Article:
Thursday, February 9, 2012

Thursday, February 9

After checking out of our hotel in Beijing we left the urban area, heading for the LM/Waldo Hog farms. It was a scenic route, as we passed by brick built greenhouses covered with straw mats, villages and even an army base.

The Chinese LM Hog farm and the Nebraska Waldo family are working as a joint venture and operate sixteen farms. Mr. Fu, General Manager, welcomed us at one of the most important hog farms of the nation. LM works with four different varieties of pigs:  Duroc, Yorkshire, Landrace and Chester Whites. The first –and most important- farm of the sixteen is located in a Ginkgo tree production forest, operated by a business partner of LM Farms.

This first LM farm is a 1200 head sow operation and includes a nursery and finishing room. Each week pigs are transferred to and from this location. Manure from the farm is used to fertilize the Ginkgo forest, through underground manure lines. Mr. Fu explained that Ginkgo trees are not attractive for birds.

Mr. Fu took us along to a second LM/Waldo hog operation named “Six Horses”. The breeding of pure- bred animals occurs at this location. We were invited to join Mr. Fu in his meeting room with abundant decorations and fresh fruit. He explained about the quality of the animals and the experience of working together with his U.S. partner. Breeding techniques from the Waldo’s, auto-ventilating systems and floors, disease control, genetics, management, safety and nutrition are all following the American pork industry. The U.S. Grain Association has been helpful in building the LM Farms.

At the Six Horses Farms 10,000 sows are being bred and distributed primarily in Northwest China.

According to Mr. Fu the long term goal of the farms is to focus on pure-bred hogs, following growth speed through improved genetics and nutrition. Because of the urbanization, his farms might need to relocate in future. By properly maintaining it, Mr. Fu hopes to keep his farms on the same location for a longer period of time.

It was clear that Mr. Fu took pride in working with the Waldo family and embraced us as Americans with a interest in China agriculture. According to Mr. Fu, modern China has great opportunities for U.S. investors and businesses. His motto: “If you can dream it, you can do it” was a good expression of his faith in international cooperation.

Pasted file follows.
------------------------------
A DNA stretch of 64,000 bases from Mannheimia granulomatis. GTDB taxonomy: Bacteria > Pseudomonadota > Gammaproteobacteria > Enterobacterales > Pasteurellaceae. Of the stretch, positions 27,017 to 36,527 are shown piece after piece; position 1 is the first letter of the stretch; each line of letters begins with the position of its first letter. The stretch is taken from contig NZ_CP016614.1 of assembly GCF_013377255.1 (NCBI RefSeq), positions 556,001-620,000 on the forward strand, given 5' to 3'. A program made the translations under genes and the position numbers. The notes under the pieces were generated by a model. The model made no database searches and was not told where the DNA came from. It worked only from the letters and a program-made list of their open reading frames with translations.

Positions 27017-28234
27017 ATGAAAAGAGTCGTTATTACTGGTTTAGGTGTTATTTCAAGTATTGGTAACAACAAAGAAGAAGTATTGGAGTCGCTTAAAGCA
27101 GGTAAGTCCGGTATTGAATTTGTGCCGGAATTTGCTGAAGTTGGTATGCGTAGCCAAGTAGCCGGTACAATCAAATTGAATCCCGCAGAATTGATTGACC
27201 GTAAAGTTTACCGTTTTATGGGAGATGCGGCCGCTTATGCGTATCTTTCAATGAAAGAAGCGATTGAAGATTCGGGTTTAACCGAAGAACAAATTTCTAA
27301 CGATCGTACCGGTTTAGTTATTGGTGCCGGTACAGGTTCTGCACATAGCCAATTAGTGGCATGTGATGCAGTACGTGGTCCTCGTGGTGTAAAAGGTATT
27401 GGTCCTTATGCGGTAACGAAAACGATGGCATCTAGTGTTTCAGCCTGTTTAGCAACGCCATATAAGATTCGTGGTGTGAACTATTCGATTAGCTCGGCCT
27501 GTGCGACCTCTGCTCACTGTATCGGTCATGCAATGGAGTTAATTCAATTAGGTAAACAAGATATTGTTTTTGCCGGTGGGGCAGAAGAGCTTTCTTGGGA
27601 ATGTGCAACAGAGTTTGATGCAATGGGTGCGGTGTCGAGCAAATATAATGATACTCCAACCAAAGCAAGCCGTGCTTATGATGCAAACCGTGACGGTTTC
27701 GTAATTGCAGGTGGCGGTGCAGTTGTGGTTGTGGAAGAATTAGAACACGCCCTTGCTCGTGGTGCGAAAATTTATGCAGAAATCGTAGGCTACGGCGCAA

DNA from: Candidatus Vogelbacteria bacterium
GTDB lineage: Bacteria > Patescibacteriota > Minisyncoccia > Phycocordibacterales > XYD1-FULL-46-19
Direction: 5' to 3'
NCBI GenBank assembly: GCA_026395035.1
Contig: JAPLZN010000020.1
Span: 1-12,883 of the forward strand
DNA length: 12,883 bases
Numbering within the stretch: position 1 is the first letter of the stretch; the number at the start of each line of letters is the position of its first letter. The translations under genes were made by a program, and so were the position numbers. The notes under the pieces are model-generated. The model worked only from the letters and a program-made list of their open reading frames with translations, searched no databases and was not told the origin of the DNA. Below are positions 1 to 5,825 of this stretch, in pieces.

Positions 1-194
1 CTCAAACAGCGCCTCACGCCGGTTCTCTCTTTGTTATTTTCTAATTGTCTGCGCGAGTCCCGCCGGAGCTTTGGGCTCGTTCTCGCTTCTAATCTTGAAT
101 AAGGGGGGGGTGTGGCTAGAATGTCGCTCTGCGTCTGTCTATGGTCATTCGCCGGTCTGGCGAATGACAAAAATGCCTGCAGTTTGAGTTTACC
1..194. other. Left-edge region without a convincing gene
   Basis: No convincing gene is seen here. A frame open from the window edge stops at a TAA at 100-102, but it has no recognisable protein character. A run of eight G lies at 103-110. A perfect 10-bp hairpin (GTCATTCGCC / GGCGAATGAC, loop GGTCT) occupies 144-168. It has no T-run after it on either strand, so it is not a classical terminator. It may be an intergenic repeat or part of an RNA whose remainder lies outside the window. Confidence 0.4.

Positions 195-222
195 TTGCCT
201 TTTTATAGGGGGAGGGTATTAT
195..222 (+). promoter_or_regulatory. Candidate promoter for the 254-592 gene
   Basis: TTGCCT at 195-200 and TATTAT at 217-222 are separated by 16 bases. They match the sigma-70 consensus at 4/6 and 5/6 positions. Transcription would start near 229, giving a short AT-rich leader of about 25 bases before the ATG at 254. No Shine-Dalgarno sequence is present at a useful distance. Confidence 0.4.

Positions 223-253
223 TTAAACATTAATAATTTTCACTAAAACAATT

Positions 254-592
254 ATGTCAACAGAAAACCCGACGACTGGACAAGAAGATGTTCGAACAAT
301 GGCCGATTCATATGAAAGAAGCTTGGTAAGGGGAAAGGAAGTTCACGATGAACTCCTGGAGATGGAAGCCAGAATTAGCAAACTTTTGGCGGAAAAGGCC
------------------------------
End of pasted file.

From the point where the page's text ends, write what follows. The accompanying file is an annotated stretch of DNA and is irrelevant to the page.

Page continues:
After leaving the LM Farms, we stopped at a building, with a giant decoration of a landscape with sheep grazing in a pasture on its front wall. Lunch was being served. A favorite Chinese meal, Hotpot, was being served. A burner in the center of each table contained a pot with boiling broth, in which meat and mushrooms were being cooked.

We left the Hotpot restaurant for the Beijing airport, to catch our flight to Yichang.

Yichang is a medium-size city (4.1 million inhabitants) in the center of China, located at the Yangtze River. The city is surrounded with hills and mountains.  The climate is mild in winter and hot and humid in summer. Yichang is located in the Hubei province. Farmers grow rice, wheat, canola oil, corn, cotton, lotus, green tea and oranges. The river and lakes provide a wide variety of fish and aquaculture. Yichang’s largest industry is hydropower electricity, the Three Gorges Dam, of which we will report more in another report. The chemical industry is also of great importance. The city is developing rapidly economically, which results in many construction sites.

Olga Reuvekamp


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